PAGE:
Giving gifts on a budget

It is the busiest time of the term for many Laurier students, what with paper due dates fast approaching and final exams only a few weeks away. And with Christmas now a month away, many of us will likely experience an added layer of stress – the stress of holiday gift shopping.

I don’t know about you, but a trip to the mall during peak holiday shopping season, only to face off with a thousand other shoppers all on the hunt for the perfect gifts, is not my idea of a good time.

But it’s not just the massive crowds that kick my stress-levels up a few notches when it comes to Christmas gift buying. There’s also the task of deciding upon the perfect present for each of my friends and family members, which in itself is daunting and requires dedication and some extensive thought processing to complete.

I mean, you don’t want to get people the same old crap that you always get them – a gift card to the Gap, a box of chocolates, woolly socks. Boring. But coming up with unique gift ideas every year is hard work.

Then there’s what I consider to be the key to my holiday shopping stress – the fact that I am flat broke. It’s almost the end of the term, all of my “spending” money has been given over to various pubs and bars throughout Waterloo Region or to the new Pink store at Conestoga mall. So now I have slightly less than $200 to my name, and I have yet to start my holiday shopping.

How might stress be eliminated – or at least alleviated – from holiday gift buying you ask? Here’s an idea: skip gift-giving altogether. Instead of exchanging gifts, make the decision with a friend to donate the money you would have spent on each other to a charity, and then make a date to spend an afternoon together volunteering for a good cause. Check out give.ca for a list of local charities.

Most of us have participated in a Secret Santa gift exchange, but this idea can be switched up to make things a little more interesting. It’s called the White Elephant gift exchange, or Thieving Secret Santa, and it goes like this: each person brings a gift which could be given to any of the other participants. One person starts the exchange by picking a gift from the pile and unwrapping it. Each successive participant can then either open another gift from the pile or “steal” one already opened by another person. The exchange will heat up as participants battle for the “best” gifts.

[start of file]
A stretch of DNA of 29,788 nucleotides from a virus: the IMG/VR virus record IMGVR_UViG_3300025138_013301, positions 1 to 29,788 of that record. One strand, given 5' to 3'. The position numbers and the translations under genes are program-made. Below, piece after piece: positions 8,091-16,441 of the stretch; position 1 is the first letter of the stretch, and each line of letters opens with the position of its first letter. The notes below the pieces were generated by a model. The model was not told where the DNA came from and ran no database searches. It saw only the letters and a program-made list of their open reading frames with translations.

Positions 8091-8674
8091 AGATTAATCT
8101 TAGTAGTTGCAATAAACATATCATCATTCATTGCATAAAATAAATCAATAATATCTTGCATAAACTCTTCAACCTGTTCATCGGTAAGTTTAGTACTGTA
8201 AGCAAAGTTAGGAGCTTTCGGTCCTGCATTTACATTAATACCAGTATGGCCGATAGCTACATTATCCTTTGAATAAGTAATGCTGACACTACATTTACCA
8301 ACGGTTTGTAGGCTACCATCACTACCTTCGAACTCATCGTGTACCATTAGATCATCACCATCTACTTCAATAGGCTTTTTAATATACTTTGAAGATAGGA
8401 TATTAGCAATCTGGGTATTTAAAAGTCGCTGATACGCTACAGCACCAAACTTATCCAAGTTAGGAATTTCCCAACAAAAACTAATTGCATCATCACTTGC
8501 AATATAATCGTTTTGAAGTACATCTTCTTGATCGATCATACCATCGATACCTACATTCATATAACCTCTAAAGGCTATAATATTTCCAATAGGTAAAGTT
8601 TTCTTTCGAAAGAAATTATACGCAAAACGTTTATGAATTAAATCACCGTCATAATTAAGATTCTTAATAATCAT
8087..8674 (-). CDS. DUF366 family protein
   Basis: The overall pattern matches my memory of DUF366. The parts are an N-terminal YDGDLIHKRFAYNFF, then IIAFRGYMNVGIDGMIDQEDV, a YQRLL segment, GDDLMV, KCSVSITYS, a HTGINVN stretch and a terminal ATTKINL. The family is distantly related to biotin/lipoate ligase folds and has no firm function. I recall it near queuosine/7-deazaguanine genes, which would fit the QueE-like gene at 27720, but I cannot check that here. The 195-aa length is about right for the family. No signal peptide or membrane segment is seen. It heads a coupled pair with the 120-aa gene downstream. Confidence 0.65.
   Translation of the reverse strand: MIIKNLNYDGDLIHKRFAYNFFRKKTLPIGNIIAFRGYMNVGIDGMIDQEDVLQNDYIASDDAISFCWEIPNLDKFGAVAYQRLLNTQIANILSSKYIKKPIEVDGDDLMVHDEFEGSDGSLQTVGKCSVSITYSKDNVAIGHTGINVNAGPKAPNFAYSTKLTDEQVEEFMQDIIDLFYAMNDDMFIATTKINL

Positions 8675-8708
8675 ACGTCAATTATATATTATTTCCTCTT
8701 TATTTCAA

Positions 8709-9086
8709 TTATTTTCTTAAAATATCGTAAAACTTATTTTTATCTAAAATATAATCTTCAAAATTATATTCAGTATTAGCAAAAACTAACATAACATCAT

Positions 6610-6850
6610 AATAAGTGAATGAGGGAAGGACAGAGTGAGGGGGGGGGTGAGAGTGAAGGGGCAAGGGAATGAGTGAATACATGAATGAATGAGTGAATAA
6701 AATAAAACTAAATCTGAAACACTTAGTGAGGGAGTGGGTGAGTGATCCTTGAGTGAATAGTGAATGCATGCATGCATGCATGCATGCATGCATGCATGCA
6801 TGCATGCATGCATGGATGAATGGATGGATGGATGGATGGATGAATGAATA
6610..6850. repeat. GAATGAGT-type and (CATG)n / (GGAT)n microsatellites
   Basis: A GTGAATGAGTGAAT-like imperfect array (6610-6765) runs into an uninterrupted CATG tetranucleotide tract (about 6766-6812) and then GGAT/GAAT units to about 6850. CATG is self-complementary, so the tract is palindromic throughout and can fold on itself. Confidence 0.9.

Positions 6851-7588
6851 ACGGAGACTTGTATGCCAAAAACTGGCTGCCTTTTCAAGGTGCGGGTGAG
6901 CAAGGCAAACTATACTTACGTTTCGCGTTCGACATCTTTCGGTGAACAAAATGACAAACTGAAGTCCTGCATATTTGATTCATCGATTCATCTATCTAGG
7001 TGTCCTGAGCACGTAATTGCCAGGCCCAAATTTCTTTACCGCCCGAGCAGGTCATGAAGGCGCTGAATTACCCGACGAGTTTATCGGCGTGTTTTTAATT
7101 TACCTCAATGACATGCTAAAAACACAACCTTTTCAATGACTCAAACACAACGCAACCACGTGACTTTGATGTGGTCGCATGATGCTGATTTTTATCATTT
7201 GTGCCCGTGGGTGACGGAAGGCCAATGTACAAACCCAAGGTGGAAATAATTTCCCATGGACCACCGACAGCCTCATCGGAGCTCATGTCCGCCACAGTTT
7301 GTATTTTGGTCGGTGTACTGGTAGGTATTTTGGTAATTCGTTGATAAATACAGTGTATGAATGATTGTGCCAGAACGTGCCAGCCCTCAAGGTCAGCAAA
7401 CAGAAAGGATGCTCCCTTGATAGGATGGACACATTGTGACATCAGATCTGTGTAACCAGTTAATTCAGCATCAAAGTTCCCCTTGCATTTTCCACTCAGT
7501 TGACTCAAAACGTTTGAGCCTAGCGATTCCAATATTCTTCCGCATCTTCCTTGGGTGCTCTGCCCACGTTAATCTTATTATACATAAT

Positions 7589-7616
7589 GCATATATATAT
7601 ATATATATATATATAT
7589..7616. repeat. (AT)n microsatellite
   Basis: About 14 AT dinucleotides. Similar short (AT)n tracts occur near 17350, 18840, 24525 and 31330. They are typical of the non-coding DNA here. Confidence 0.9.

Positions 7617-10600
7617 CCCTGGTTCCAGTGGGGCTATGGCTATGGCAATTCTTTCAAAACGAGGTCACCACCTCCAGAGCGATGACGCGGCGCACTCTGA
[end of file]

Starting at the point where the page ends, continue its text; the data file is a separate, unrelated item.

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Skip the mall crowds and do your shopping online. You can find products at cheaper prices than in-store and unique gifting opportunities. Check out sites like Zazzle to customize your own beer stein or Personal Creations to design your own Christmas ornament.

Give the gift of an experience rather than a material item. This option may be more expensive, but it is a great solution for those hard-to-buy-for people on your list. Tickets to an event or a gift card for a personal service are options. Check out Medieval Times, an event well worth the price for a thoroughly enjoyable experience. Or book your loved one in for a 30-minute massage. Several salons in the KW area offer them for $50 or less.

Finally, if you are as strapped for cash as I am right now, consider homemade gifts. Make a family scrapbook for your mom and dad; a photo collage for your friends. Make a personalized coupon book for your roommate and actually clean her side of the room when she cashes that option in.

If all else fails, bake some cookies. I don’t know anyone who doesn’t love a good Christmas cookie, and baking them will surely get you into the holiday spirit!


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